What is MIT Sandbox?
Grounded in and integrated with the educational mission of MIT, MIT Sandbox (short for MIT Sandbox Innovation Fund Program) offers opportunities for every interested MIT student from any course of study to gain experience developing innovative and entrepreneurial ideas in conjunction with their education.
The objective is to help students develop the knowledge, skills, and attitudes required to be effective innovators and leaders of innovation. MIT Sandbox provides students and/or student teams educational programming, financial resources, and mentoring through an application and matching process to develop their ideas.
While the context will be a specific project or entrepreneurial venture, the primary focus is on developing people, not start-ups.
When did MIT Sandbox launch?
MIT Sandbox launched in January 2016. Initial participants for the program came from StartMIT (an IAP program); the first open cycle for applications was in April 2016; and and open cycles for all students to submit proposals will happen in the fall and spring of each year.
What makes MIT Sandbox different?
- Learning-centric. MIT Sandbox is designed to fit within the traditional university experience—helping students pursue independent ideas—and to be synergistic with classwork and research activities.
- Open to all; not a ‘competition’. The opportunity is accessible to all 11,000 MIT graduate and undergraduate students, and set up so that all qualifying student teams can receive seed funding. It is not organized as a contest that “picks winners.”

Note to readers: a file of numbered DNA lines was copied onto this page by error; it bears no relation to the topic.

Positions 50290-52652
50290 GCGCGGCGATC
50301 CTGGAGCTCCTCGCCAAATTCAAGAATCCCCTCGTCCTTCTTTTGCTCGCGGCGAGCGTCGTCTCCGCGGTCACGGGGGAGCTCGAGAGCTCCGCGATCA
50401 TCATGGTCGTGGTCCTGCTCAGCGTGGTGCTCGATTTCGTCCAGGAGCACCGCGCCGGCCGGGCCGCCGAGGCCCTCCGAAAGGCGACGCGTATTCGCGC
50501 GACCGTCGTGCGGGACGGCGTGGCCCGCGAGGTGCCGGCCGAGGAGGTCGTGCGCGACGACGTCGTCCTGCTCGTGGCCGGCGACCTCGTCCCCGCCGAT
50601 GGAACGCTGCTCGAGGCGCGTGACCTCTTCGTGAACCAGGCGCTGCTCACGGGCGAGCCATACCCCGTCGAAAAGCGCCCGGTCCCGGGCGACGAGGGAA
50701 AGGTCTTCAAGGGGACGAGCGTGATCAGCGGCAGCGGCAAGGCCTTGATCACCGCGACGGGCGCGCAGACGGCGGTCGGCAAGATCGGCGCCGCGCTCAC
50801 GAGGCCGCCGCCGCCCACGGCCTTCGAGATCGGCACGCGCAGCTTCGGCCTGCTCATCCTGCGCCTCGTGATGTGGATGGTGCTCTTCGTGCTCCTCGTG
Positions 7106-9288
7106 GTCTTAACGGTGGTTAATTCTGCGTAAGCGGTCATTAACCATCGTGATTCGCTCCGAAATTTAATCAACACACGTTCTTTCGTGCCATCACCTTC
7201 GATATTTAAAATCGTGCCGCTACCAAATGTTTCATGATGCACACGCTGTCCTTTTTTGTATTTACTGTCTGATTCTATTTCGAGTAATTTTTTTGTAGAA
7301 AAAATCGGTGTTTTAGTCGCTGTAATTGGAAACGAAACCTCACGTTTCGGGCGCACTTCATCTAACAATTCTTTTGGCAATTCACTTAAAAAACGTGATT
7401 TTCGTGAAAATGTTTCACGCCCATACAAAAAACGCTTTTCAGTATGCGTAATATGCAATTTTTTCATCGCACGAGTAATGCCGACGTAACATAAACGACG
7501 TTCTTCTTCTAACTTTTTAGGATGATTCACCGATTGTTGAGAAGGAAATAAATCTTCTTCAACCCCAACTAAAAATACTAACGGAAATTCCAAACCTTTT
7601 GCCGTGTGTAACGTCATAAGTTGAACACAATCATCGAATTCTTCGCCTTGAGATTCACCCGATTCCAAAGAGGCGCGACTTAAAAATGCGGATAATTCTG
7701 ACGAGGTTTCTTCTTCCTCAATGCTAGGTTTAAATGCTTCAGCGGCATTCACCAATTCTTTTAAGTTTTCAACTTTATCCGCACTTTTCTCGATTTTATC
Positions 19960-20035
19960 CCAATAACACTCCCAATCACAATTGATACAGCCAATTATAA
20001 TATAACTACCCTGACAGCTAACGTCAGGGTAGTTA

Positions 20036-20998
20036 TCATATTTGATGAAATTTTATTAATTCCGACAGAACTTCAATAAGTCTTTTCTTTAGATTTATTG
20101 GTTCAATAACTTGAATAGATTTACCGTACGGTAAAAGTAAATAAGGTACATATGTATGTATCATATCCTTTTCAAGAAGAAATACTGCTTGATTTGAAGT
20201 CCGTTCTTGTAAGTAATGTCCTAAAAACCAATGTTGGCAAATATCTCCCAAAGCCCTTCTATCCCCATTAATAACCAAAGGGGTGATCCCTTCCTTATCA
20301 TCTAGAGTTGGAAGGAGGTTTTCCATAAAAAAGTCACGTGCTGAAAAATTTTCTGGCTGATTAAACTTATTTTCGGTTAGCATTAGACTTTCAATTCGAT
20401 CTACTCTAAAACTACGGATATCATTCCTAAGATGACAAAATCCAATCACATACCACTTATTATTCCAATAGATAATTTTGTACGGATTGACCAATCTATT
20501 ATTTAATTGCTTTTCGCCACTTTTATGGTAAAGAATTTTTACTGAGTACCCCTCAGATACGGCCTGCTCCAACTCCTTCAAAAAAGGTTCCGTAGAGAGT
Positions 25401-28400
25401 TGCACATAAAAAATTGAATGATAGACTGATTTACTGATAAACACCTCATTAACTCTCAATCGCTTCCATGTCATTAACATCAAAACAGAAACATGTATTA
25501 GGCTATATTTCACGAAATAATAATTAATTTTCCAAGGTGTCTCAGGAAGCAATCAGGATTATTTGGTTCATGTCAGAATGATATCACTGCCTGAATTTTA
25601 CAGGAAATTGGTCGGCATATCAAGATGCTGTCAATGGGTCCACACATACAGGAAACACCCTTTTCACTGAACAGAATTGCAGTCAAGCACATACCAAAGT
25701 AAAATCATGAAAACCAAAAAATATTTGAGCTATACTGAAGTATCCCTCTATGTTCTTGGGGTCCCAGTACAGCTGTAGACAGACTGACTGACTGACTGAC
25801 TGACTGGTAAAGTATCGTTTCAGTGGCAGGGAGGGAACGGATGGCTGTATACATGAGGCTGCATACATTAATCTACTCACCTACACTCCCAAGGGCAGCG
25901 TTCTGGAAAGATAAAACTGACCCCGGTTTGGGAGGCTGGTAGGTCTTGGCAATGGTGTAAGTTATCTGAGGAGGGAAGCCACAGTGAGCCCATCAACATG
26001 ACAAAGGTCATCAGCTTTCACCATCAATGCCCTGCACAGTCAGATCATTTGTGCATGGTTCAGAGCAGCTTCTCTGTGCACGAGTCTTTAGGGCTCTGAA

- Flexible. Not designed to fit within a summer or a semester, MIT Sandbox offers a flexible model that can support student innovation on their schedules.
- Mentor-based. Teams are matched with an independent mentor and given personalized curricula to ensure they are well supported to carry their project forward.
- Real world. MIT Sandbox provides entrepreneurs and innovators with real-world experience in moving their ideas to impacts through: funding to discrete milestones based on specific budgets (from $1K to $25K); and presentations for funding and re-investment decisions.
How will student teams receive funding and support?
MIT Sandbox is designed to provide funding to MIT students at three levels. These levels are related to the maturity of the ideas and teams requesting the funding, and the selection criteria.
- Student teams with a project idea submit proposals:
- Round 1 = $1K + mentoring + tailored educational content
- Funding to milestones + mentoring + educational content
- Proposals to Funding Board for $5K to $25K
- Maximum funds throughout the lifetime of one idea is $25K
- Flexible co-curricular requirements
- Leverage existing programs, e.g. StartMIT, StartIAP, various product development courses & workshops, MITx
- Develop series of supplemental workshops (alumni-focus)
Selection criteria for the $5K to $25K levels include: maturity of the ideas and the team, the commercial or social-impact potential of ideas, and the diversity of industry sectors, geography, and the students represented in the teams.